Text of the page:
The Pittsburgh Water and Sewage Authority (PWSA) pleaded guilty Wednesday 18-11-20 to eight federal charges for violating the Clean Water Act. The charges include one count of violating the National Pollutant Discharge Elimination System by discharging sludge into the Allegheny River, one of three major American rivers that meet at Pittsburgh.
The press release issued by the Department of Justice read:
“The Pittsburgh Water and Sewer Authority has been charged and will plead guilty to one count of violating its National Pollutant Discharge Elimination System Permit (the NPDES Permit) by discharging sludge into the Allegheny River. The Authority will also plead guilty to seven counts of making false statements in written reports about the amount of sludge it was sending the ALCOSAN’s waste treatment facility. Under the terms of the plea agreement, PWSA will agree to adhere to the terms of a comprehensive Environmental Compliance Program to correct the violations of federal law and to prevent further unlawful pollution of the Allegheny River. “
US Attorney Scott Brady announced the criminal charges against PWSA, including seven counts of lying on written reports to the Environmental Protection Agency (EPA). Brady stated that PWSA dumped sludge into the river from the Aspinwall treatment facility for seven years. The pollution and false statements occurred between 2010 and 2017. Under the terms of the plea agreement, PWSA must “adhere to the terms of a comprehensive Environmental Compliance Program to correct the violations of federal law and to prevent further unlawful pollution of the Allegheny River.” The agreement also ordered PWSA to pay $500,000 into a self-funded compliance program, and the authority will spend three years on probation.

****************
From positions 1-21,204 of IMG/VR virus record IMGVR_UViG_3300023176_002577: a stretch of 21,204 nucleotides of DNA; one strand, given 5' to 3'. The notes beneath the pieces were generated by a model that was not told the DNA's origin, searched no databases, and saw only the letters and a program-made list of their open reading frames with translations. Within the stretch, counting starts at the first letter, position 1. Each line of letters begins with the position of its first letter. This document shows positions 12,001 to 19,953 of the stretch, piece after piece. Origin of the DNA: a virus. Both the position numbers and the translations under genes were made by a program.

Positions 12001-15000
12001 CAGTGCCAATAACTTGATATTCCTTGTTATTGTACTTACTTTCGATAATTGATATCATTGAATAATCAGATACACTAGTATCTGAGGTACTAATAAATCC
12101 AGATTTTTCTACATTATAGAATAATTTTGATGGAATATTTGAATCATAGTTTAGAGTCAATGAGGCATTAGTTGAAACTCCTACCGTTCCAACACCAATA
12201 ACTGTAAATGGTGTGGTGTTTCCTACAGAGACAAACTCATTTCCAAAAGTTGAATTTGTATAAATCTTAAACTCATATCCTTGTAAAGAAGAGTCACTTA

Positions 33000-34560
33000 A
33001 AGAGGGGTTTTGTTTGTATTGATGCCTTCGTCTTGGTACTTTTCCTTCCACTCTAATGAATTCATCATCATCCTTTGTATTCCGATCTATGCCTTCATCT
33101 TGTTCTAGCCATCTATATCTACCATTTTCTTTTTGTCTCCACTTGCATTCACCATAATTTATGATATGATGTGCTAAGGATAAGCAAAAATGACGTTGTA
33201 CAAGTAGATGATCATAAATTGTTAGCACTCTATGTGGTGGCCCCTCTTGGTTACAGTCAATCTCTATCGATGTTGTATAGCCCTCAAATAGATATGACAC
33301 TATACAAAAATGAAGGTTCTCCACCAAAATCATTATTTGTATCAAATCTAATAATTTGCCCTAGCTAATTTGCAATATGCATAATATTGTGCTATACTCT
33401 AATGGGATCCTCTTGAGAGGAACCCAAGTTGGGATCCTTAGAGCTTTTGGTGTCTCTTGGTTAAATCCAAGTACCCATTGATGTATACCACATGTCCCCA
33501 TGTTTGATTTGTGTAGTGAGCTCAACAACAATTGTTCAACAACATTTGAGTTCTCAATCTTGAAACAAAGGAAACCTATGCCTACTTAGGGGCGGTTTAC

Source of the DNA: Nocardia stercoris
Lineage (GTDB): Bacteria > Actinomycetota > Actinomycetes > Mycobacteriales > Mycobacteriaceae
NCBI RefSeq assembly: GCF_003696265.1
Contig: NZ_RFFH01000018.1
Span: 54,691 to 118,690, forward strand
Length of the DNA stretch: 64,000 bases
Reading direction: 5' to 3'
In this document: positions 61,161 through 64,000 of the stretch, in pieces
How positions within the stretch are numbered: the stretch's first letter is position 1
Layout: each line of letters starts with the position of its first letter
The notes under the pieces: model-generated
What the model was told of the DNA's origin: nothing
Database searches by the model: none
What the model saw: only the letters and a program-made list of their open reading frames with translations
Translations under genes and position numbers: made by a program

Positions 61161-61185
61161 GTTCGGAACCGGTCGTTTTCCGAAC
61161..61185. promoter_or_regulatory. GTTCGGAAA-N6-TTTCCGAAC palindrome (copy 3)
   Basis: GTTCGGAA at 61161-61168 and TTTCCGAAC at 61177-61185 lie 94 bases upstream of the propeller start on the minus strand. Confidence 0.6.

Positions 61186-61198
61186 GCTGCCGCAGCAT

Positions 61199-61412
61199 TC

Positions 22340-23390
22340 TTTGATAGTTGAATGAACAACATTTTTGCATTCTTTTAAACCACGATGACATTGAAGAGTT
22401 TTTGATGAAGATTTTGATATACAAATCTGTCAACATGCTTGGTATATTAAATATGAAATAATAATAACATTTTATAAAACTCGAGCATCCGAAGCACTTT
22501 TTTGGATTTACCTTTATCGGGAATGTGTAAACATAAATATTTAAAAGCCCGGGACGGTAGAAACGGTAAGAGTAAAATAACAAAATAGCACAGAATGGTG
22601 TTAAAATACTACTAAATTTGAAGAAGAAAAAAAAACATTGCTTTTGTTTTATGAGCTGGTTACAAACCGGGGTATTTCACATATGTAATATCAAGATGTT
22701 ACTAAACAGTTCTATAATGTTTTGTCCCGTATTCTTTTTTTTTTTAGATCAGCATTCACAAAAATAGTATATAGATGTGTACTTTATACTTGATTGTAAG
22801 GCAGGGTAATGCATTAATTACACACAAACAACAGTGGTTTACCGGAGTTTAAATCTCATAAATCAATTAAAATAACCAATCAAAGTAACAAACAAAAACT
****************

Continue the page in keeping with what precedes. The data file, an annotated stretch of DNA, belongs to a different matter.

In a related indictment, former Aspinwall Drinking Treatment Plant supervisor Glenn Lijewski was charged with conspiracy to violate the Clean Water Act and two counts of violating PWSA’s pollutant discharge permit. According to the indictment, Lijewski was “directly responsible for the unauthorized discharge of clarifier sludge into the Allegheny River.” The indictment further alleges that he directed other plant employees to discharge sludge into the river” and “to use estimates sludge flow numbers instead of actual numbers.
The press statement stated:
“For seven years, the Pittsburgh Water and Sewer Authority has failed to meet its public trust obligations in complying with the Clean Water Act during the production of drinking water for the citizens of Pittsburgh,” said U.S. Attorney Brady. “Today’s criminal charges shed light on years of mismanagement and malfeasance. The Department of Justice and the Environmental Protection Agency are committed to protecting you and your families by ensuring that the water you drink is produced safely and that the area’s rivers are not polluted with waste.” . “The people of Pittsburgh deserve and expect local utilities to obey environmental requirements that protect natural resources,” said EPA Special Agent in Charge Jennifer Lynn. “The defendants in this case are accused of dumping sludge into the Allegheny River. Today’s charges show that EPA and our law enforcement partners are committed to enforcing regulations that help protect our communities from environmental and health hazards.”
In a statement, PWSA said the authority “has fully cooperated” with the Department of Justice and the EPA. The authority added that both compliance issued raised in the investigation have been rectified and had no impact on the quality or safety of the drinking water.
See the press release